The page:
Professor Wilkie added: “I am sure that you are perfectly nice at a personal level, but no way would I take on somebody who had served in the Israeli army. As you may be aware, I am not the only UK scientist with these views but I’m sure you will find another suitable lab if you look around.”

    Mr Dushvani, whose curriculum vitae mentioned three years’ national service in the army, told the Sunday Telegraph newspaper: “I was appalled that such a distinguished man could think something like that. I did not expect it from a British professor. I sent similar applications all round Europe and did not have another response like that. Science and politics should be separate. This is discrimination.” He said he would no longer accept a place at Oxford if one were offered.
    The email was posted on websites around the world within hours. Professor Wilkie has since apologised for the emailed letter, both to Mr Dushvani and to colleagues. In an email circulated to colleagues he wrote: “My act was out of conscience about the war and I was completely open about my reasons. It was totally out of order I agree but it was done honestly.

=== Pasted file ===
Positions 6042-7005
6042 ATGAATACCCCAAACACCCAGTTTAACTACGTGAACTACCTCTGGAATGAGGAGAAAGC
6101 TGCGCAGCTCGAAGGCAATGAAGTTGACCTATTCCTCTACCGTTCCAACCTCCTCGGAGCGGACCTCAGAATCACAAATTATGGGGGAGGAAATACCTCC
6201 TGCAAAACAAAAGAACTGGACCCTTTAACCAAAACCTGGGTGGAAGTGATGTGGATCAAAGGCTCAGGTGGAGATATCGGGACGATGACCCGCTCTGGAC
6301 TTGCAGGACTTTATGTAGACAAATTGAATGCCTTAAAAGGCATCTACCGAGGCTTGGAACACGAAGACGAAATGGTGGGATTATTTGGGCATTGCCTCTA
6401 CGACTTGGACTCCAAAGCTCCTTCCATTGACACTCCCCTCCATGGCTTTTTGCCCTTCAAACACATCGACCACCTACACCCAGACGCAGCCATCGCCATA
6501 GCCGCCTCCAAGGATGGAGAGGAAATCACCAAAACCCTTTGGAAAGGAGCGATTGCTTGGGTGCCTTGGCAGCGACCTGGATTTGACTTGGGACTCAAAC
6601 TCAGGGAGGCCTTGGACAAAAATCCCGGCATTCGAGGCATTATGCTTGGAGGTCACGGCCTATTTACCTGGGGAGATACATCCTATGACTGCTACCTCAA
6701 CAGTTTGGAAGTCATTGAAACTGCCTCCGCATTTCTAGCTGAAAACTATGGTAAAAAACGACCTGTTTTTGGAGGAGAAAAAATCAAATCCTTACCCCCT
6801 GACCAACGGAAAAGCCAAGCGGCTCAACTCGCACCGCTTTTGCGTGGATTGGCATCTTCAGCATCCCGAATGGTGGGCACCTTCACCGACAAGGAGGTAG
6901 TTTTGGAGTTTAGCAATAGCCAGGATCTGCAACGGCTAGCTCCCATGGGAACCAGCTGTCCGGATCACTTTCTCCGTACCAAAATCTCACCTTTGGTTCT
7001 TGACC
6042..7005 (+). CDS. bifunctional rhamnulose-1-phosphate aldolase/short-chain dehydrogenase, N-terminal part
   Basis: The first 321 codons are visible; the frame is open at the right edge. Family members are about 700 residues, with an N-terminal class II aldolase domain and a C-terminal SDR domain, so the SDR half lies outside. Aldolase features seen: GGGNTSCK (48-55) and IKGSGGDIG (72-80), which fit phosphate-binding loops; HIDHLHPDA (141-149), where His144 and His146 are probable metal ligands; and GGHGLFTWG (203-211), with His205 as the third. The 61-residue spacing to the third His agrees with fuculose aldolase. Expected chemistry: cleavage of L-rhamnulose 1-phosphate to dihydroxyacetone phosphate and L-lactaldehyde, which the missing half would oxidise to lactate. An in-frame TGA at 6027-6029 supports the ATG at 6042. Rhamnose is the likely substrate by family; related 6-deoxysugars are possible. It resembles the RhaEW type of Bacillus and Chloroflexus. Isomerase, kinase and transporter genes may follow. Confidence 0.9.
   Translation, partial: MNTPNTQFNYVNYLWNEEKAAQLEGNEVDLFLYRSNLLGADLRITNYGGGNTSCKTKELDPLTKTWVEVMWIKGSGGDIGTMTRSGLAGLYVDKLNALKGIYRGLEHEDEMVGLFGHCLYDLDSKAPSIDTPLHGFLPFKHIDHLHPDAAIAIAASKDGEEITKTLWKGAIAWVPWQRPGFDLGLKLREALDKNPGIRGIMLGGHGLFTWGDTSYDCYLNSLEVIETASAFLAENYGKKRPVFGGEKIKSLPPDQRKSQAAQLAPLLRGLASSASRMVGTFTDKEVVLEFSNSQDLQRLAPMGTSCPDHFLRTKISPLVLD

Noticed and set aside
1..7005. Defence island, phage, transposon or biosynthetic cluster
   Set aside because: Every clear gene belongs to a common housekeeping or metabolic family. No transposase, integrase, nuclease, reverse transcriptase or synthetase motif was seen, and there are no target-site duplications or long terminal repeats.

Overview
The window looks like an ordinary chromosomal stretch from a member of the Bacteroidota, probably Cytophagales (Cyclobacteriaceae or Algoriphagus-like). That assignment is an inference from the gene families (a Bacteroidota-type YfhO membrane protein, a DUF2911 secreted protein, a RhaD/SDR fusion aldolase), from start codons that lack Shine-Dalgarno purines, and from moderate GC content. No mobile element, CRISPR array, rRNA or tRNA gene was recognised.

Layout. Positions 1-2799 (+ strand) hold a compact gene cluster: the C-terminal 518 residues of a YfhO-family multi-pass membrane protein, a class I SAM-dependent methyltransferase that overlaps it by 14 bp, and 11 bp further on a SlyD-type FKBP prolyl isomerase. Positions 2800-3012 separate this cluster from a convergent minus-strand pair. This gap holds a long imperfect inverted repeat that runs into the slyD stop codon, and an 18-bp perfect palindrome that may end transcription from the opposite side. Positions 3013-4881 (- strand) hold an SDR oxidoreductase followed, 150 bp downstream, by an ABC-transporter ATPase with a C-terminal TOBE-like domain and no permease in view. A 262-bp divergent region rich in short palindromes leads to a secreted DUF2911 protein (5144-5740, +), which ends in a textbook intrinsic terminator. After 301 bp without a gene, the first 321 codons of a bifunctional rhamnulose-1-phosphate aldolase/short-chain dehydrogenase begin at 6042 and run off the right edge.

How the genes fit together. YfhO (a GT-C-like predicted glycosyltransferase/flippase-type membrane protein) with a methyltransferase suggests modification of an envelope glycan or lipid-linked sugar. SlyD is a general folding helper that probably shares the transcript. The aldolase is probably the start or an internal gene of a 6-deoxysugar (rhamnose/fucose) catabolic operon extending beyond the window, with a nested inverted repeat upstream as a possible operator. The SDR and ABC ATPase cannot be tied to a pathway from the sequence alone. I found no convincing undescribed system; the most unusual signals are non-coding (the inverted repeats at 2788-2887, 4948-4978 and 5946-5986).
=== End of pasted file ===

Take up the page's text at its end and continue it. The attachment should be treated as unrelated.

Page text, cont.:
“I am deeply sorry for this and realise that I took the wrong action. In addition an official apology has been issued by Oxford University and the student’s case will be taken forward. I retract what I said, which was caused by too personal and emotional a response to the terrible situation in Israel. I hope you can forgive me.”

    A spokesperson for the University of Oxford said: “Our staff may hold strongly felt personal opinions. Freedom of expression is a fundamental tenet of University life, but under no circumstances are we prepared to accept or condone conduct that appears to, or does, discriminate against anyone on grounds of ethnicity or nationality, whether directly or indirectly. An immediate and thorough investigation of this matter is now being carried out in accordance with the University’s procedures and a report will be presented to the Vice-Chancellor next week.”

    The Association of University Teachers, which has some 46000 members, rejected by about two to one a call for an academic boycott of Israel at their annual conference in May.
    Professor Wilkie told the BMJ that he had “nothing further to add” to the University’s statement while further investigations of the case are undertaken.

    Rapid responses to this article

    Suspension of Professor Wilkie
    martin birnstingl
    BMJ (Published 7 November 2003)